It is not about re-discovering the wheel here: health is, in its majority, about nutrition. It’s a lot of common sense and going back to basics.
Dr. Bonakdar delivered a fantastic overview on how nutrition can help alleviate pain. The success on managing pain with appropriate nutrition is going to depend on combined factors, among them anti-inflammatory foods, grains and fruit and vegetables. It is no surprise that the ideal recipe includes common sense, knowledge and awareness and connecting with people and places. A check list on proper nutrition to manage pain include the following suggestions :
Knowing your numbers: The NIH defines Metabolic syndrome as the name for a group of risk factors that raise your risk for heart disease and other health problems, such as diabetes and stroke. Being aware of these key factors can reduce the risks of serious illness. Dr. Bonakdar utilized these established guidelines as part of his “recipe for pain management”:
Knowing where your food comes from & eating clean:It is no secret that organic food gives us the peace of mind about what we introduce in our bodies. While eating ‘organic’ does not mean that we are getting more nutrition, it does mean that there is some control on the chemicals and pesticides in the produce we purchase. By learning how to read the product codes –or PLU’s – beyond the numbers, we can rest assured that the produce is clean and healthy for our bodies.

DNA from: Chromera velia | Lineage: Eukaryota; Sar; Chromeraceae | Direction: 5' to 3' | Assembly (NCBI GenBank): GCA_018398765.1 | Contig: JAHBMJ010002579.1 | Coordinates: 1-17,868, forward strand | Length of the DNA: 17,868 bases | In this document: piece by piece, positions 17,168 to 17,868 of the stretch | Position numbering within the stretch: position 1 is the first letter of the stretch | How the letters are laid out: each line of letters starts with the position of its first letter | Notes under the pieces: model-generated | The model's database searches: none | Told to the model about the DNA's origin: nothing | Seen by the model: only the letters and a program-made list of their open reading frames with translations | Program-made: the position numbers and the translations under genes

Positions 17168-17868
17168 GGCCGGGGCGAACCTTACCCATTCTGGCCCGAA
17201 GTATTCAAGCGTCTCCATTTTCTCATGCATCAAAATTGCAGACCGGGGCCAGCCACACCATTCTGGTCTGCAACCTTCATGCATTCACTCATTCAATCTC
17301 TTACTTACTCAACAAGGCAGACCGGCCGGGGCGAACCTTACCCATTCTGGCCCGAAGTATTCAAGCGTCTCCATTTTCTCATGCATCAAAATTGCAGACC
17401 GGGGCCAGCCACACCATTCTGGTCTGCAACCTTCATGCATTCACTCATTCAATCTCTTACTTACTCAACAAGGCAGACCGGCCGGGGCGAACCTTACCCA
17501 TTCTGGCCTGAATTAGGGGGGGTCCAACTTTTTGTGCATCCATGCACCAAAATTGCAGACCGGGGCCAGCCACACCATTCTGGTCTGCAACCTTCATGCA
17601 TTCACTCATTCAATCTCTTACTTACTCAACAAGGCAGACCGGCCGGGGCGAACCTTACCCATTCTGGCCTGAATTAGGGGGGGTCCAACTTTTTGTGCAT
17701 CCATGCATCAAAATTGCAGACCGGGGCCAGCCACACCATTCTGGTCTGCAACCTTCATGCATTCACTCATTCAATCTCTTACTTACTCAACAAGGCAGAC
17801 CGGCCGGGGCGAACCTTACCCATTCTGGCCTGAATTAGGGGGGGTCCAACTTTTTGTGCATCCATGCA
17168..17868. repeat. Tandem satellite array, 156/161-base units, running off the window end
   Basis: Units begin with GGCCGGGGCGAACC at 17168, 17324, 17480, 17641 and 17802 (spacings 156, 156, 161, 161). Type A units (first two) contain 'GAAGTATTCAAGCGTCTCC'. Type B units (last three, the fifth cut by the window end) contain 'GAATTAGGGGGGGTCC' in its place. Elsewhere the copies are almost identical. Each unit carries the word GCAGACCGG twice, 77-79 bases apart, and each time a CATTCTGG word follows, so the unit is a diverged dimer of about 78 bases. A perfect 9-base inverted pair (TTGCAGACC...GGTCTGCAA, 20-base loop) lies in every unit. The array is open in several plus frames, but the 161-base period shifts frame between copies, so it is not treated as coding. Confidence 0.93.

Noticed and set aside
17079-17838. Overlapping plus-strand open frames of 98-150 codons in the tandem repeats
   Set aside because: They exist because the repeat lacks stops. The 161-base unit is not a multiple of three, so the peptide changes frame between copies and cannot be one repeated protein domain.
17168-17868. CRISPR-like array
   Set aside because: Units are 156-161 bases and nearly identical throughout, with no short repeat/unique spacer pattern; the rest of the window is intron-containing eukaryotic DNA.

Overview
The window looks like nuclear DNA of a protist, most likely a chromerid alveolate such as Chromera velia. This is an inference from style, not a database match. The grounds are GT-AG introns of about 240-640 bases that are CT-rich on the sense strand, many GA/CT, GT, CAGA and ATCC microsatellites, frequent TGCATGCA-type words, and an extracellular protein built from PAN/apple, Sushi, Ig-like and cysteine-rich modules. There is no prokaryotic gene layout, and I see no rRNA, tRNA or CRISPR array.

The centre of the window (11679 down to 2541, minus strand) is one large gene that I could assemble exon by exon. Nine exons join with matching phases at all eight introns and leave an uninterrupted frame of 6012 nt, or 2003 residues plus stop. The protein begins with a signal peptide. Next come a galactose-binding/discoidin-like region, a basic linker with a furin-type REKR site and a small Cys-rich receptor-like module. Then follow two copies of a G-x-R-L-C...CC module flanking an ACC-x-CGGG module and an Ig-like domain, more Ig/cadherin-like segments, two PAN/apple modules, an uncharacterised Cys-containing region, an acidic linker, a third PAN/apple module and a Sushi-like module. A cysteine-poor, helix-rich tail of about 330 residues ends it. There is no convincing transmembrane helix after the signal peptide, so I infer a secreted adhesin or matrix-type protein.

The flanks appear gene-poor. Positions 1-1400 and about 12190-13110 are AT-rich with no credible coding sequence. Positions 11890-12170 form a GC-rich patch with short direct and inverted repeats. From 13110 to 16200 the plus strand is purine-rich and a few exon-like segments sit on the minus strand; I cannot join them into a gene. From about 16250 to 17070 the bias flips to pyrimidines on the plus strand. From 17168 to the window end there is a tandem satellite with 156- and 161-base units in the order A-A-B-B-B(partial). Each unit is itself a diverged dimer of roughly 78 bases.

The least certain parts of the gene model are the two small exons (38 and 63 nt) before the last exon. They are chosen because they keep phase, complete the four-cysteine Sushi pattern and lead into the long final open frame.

Food News.org also has a great guide on what produce to buy organic and a list of produce with lowest pesticide residues. Check out the Dirty Dozen and Clean Fifteen foods that you need to include in your diet.
Supplementation: If using a supplement find those with evidence of safety and efficacy. Always work with a health care provider when deciding what supplement work with your current condition.
Creating Connections: I always look forward to preparing my specialty dishes. Not because I am an excellent cook, but because of the love I put into it. Cooking reminds me of the people I love and the great times I’ve had with them. It promotes conversation with my family. It makes me connect.
Make sure you include VARIETY: I have not found any research on it, but after conducting ‘informal research’ amongst my acquaintances and friends I came to the conclusion and am convinced that the reason why many disregard healthy eating is because of boredom. Dr. Weil’s Anti-Inflammatory food pyramid gives us an overview of the foods we can incorporate to our diet as well as the benefits of the ingredients we use in preparing our meals.
How fast do you eat? How do you feel when eating your meal? Do you eat alone? Do you enjoy the table conversation with your family? Research shows that eating a meal slowly increases the body’s capacity to absorb the nutrients you are consuming. In addition, conversing with friends and family at the dinner table not only strengthens our relationships, but has shown to decrease stress.
All benefits aside, accompanying a meal with a great glass of wine is just the ‘cherry on top’ of a fantastic meal! Bon Appetite!
Dr. Robert Bonakdar is the Director of Pain Management at the Scripps Center for Integrative Medicine and a member of the Scripps Physician Wellness Committee. The hand out’s distributed during the Howell Foundation Presentation include material from the Scripps Center for Integrative Medicine, the Environmental Working Group and information from Dr. Andrew Weil.